Friday, October 31, 2008

TWO MORE WEEKS? - By Jimmy Petrol

Is it possible? Can The Texan's Chainsaw Massacre of the Constitution be nearly over?

I decided to go the street and get the scoop from the guys that make a living figuring the angles and the odds. You know who I mean. Slipping in the back door of an ancient and unlikely Italian restaurant after closing time and making my way to the small whiskey bar inside, would be, I thought, the surest way to an audience with the muscle on duty. I had no hopes of getting to talk to anyone higher up...and had no desire to, either.

I sat at the bar sipping sarsparilla for a half hour or so. They had just closed, so there were a couple of families and a cute set of lovers dawdling over cold plate of pasta, finishing bottles of house wine. The front door was locked, so one by one they were let out by the hostess. After a bit, I was alone with the bartender. To his curt "We're closed now" I answered an equally curt "I'm waiting for someone". He tilted his head to one side, a robin eyeing a likely worm, and gave a wry, short huff of a laugh. "OK" was all he said, but he slipped off and had a chat with someone on the phone at the end of the bar.

After a bit a guy that looked a lot like a movie-cop in an expensive suit came in through the kitchen. He sat down on the barstool right next to mine. Close. Then he moved it even closer...all the while looking right at me in the big mirror behind the bar. He had the same, wry smile the bartender wore. I felt a lot like a worm in an aviary. The bird next to me looked well fed, but I had the feeling he was a real gourmand. Always up for a snack. I hoped I wasn't going to be on the menu. The guy next to me was big, well-groomed and confident. Impeccably dressed and all smiles. The kind of guy you meet at a Ferrari dealership in New York. I knew he was there for me because he had sat down so close by; he had entered my personal space with a thud and appeared perfectly at ease there. I knew he was just trying to put me at a disadvantage. I went for openers.

"He bud!" I said it jauntily, too. "What's in the election for you? You got a favorite?" The large fellow looked down at me. I figured him for about six-four, 240 and probably Mediterranean. I smiled up at him and ate another pretzel. "What kind of businessman gives a s**t who's President?" His crooked smile had been joined by a raised eyebrow and a flippant tone. I dove in. "What kind of business doesn't care?" I ate another pretzel and chewed it with a panache that only a Greek like me can muster. "Humph." he intoned, turning his attention to the pretzels in front of me, using the reach to creep in a little closer yet. Now he was close enough I could smell his aftershave. It smelled like gun oil and garlic. I moved into his shadow and said it real slow, quiet.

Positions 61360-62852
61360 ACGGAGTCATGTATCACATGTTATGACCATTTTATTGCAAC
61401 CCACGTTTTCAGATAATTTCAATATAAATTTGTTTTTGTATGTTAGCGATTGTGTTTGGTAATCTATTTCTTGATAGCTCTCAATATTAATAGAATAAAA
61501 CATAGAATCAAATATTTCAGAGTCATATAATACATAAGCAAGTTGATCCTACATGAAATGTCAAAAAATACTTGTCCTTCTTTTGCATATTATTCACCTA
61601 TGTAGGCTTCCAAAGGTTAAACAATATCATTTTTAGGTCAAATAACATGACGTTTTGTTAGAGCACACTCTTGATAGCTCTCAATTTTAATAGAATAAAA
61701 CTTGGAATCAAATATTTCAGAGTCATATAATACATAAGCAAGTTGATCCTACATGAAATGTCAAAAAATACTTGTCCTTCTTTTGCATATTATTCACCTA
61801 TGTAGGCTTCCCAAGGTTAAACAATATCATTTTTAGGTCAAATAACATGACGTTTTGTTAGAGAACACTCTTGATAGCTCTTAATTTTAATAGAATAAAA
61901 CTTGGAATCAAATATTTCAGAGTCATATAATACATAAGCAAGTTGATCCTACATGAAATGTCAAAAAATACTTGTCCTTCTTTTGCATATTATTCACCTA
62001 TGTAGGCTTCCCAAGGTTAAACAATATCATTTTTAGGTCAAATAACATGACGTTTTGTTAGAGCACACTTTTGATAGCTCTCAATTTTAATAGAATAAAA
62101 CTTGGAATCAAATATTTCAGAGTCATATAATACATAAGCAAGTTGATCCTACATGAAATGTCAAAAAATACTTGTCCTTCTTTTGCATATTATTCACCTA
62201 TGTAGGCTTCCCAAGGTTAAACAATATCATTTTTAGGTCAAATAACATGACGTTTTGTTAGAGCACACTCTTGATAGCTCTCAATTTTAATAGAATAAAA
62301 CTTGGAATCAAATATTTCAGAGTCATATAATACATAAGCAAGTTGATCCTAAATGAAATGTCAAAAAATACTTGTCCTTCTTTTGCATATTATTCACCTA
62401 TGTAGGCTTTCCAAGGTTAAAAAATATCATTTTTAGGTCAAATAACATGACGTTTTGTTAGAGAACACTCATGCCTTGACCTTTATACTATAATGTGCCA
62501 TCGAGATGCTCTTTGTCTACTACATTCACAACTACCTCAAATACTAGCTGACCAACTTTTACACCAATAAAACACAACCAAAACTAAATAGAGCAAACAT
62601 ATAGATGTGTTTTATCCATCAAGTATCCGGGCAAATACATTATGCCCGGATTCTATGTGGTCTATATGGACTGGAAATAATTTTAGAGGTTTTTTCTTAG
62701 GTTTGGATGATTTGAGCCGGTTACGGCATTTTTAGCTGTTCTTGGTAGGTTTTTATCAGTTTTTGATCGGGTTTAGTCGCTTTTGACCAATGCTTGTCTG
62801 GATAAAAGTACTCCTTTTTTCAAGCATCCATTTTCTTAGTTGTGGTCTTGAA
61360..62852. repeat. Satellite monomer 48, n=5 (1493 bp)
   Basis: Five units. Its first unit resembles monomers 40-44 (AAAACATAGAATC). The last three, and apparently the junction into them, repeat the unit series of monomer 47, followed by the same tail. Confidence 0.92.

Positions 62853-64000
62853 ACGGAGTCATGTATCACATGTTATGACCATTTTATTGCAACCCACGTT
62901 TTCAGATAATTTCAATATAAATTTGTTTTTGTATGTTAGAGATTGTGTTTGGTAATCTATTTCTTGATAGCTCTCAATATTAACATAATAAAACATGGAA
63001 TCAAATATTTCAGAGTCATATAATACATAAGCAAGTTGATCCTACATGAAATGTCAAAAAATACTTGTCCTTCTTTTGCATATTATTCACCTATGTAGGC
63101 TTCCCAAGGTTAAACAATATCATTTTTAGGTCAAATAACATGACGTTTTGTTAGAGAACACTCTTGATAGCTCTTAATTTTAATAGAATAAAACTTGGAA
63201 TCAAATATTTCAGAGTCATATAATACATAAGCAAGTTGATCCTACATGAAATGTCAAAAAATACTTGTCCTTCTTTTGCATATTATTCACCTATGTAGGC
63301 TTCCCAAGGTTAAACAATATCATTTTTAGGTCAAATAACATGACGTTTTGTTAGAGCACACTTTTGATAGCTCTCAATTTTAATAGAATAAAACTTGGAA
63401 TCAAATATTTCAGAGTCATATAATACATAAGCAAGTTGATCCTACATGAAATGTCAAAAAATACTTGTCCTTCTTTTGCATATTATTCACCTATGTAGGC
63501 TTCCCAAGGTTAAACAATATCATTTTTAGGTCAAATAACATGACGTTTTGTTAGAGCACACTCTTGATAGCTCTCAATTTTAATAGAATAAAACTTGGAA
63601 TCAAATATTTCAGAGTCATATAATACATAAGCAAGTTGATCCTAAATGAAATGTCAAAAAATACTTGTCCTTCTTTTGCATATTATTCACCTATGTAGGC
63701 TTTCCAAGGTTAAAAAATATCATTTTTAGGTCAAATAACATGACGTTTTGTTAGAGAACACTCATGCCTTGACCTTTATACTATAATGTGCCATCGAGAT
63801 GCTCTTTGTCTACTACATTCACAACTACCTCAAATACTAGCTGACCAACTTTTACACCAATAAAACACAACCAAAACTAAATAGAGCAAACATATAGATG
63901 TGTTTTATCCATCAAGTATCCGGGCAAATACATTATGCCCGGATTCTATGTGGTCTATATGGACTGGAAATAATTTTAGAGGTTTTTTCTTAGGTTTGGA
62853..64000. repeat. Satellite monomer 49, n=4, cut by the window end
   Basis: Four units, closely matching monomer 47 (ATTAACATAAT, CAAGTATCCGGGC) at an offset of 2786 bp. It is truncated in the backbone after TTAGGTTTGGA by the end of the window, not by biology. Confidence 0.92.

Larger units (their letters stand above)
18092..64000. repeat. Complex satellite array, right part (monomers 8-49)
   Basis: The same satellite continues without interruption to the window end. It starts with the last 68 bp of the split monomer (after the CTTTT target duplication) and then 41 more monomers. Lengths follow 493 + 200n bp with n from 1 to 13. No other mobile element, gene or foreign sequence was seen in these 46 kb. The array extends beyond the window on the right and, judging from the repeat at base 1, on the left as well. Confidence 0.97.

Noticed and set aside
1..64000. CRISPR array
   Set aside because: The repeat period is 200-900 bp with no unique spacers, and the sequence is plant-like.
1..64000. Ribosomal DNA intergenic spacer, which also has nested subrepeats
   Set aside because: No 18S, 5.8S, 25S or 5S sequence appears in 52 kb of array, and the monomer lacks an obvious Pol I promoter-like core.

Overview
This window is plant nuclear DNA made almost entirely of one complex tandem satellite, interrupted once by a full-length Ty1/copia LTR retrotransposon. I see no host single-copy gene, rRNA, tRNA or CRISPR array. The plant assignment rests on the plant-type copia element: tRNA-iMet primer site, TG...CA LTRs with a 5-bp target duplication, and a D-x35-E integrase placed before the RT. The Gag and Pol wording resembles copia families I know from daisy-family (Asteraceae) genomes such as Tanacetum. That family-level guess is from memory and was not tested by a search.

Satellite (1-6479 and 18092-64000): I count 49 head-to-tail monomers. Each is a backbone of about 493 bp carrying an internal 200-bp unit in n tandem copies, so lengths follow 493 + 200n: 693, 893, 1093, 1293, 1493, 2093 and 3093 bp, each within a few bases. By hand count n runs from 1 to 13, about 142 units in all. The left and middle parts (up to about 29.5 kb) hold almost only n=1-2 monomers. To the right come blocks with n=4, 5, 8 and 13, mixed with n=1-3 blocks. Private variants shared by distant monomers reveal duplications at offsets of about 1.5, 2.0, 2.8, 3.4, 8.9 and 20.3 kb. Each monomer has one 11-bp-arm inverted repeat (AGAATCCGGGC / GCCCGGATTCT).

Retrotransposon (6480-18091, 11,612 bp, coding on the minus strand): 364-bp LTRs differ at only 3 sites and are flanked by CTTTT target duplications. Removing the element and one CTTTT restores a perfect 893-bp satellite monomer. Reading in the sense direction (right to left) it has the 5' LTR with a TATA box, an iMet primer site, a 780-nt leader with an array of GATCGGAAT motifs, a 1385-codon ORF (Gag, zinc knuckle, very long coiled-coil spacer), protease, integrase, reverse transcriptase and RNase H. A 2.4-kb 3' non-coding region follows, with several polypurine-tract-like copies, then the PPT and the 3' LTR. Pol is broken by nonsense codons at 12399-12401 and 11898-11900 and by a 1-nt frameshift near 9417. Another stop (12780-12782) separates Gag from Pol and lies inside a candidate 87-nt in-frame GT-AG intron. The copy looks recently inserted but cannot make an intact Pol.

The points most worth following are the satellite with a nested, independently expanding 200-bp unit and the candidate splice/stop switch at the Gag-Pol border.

"So how is it you don't care? You live outside the economy? You don't have kids gotta go to war?" The gun oil was oddly comforting; I knew I didn't intimidate my friend in the least and that meant safety. I smiled again and ate another pretzel, this time using the fastidious manners an uptown lawyer might use when delivering a cash payment to a judge. Confident, clean, rich. "Hmm." He eyed me, reached for another pretzel. Now we were so close we were touching. He held my gaze and continued, "Business with brains doesn't care." He looked at me sideways; I gave him my best poker face, waiting.

"Smart money just follows the rules. When they change, smart money changes with them. Where one day a guy is deep in real estate, the next he might want to be in Treasury Bonds. See, the guys in charge just change stuff around to suit themselves; all you have to do is figure out where the wind is blowing and get there quick. We're just waiting. Obama? We buy Municipal Bonds. McCain? We buy more Bechtel stock. Lots." He wasn't looking at me now....just very, very close and massive.

I was impressed. "And Palin? What if McCain has a stroke over his trophy wife or something...what if Palin ends up First Dummy?" "Palin? If that bimbo lands in the Oval Office, we just go on as usual. She don't have a clue and ain't gonna get one. The bankers will walk into the treasury, the insurance boys will follow and we'll just follow the wind, whatever way it blows." It was my turn. All I could say to that was "Hm."

My friend nudged me with his massive, elegant elbow. "Get outa here, Jimmy. You think you've done something, coming here, but you forget; smart money follows the rules, ‘cause big money makes rules that make money. That means there isn't any more of what you think you're looking for. We're just investors, me and the boys. Just like anybody, Jimmy. We just don't pretend we're altruistic. That's the only difference between us and the banks, buddy; we don't pretend to have a social conscience. Now scoot."

He turned away from me and motioned to the barkeep to come over. He asked for another coffee. It came just as I left. The "suits" in the booth had never even looked at me. When I went by their table on the way out I heard one of them say something about buying stock in Avon and Tupperware. They all laughed at that. I hit the door, deep in thought.

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